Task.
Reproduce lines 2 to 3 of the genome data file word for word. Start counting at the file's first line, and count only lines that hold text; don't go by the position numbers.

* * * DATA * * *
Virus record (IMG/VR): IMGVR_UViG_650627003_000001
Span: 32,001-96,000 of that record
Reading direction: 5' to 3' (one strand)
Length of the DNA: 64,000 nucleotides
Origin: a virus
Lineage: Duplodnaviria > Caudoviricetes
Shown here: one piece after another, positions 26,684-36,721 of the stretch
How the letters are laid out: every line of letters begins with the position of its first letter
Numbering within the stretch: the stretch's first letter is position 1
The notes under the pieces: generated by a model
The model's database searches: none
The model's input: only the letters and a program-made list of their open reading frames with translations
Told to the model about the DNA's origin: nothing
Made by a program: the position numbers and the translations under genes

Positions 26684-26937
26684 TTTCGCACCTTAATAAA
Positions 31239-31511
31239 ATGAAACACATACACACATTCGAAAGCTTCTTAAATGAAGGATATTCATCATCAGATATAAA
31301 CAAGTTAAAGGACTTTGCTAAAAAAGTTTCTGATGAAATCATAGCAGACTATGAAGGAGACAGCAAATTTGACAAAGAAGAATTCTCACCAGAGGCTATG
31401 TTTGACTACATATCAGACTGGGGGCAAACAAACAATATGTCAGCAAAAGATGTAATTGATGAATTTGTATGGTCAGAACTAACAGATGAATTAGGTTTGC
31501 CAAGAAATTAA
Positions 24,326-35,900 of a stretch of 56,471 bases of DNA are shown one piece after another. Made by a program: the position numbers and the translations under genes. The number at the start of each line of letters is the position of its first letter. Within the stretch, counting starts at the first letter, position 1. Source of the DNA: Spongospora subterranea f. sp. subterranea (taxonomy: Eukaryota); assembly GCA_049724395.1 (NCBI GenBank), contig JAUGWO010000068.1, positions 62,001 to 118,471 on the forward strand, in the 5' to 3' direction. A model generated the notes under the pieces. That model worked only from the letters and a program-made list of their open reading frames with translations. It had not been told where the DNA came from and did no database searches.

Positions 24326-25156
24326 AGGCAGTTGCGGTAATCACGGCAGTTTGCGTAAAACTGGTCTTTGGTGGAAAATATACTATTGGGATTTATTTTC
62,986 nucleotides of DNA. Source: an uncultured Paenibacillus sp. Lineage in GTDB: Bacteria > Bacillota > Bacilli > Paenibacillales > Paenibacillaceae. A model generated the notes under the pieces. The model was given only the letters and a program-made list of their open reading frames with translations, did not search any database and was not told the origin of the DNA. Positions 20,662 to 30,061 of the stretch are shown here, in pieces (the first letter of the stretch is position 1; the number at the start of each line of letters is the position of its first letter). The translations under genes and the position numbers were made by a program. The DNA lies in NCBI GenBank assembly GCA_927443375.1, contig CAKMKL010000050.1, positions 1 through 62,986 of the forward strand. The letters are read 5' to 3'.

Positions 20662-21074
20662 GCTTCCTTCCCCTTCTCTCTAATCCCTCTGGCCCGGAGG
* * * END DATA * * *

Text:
Span: 32,001-96,000 of that record
Reading direction: 5' to 3' (one strand)